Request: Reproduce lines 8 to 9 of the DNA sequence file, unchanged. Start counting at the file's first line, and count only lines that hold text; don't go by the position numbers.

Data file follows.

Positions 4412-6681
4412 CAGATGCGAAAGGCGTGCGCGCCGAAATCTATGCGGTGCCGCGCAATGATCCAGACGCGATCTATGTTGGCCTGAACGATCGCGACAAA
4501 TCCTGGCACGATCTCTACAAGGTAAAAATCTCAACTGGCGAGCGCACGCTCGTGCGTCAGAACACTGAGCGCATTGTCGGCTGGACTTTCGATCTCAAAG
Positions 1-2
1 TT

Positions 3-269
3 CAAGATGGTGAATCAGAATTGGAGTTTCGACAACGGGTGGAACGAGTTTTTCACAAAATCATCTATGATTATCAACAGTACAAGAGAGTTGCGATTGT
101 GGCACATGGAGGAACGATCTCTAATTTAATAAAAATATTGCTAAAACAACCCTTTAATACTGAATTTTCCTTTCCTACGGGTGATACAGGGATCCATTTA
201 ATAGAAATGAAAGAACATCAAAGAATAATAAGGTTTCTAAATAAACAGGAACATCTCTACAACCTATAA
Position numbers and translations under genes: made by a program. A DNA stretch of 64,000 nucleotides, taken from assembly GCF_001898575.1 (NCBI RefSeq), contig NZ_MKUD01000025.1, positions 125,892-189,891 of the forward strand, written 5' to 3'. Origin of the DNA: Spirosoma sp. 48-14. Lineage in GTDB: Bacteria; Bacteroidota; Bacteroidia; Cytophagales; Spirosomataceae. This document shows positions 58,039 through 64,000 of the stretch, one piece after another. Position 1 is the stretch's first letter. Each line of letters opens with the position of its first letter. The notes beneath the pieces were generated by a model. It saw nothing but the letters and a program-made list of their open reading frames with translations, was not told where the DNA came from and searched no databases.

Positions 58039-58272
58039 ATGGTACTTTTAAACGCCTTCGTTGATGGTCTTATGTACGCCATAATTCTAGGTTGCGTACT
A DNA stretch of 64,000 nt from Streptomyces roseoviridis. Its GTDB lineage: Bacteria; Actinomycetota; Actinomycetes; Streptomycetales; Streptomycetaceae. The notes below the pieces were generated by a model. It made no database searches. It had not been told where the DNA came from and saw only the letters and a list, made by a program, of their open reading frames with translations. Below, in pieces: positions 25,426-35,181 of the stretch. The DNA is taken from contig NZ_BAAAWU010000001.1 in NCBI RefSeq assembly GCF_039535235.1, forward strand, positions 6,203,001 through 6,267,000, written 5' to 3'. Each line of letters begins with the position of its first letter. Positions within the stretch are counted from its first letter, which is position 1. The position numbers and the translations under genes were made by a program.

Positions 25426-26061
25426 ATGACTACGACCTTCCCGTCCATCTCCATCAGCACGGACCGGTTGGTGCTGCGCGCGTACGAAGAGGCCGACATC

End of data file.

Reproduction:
101 GGCACATGGAGGAACGATCTCTAATTTAATAAAAATATTGCTAAAACAACCCTTTAATACTGAATTTTCCTTTCCTACGGGTGATACAGGGATCCATTTA
201 ATAGAAATGAAAGAACATCAAAGAATAATAAGGTTTCTAAATAAACAGGAACATCTCTACAACCTATAA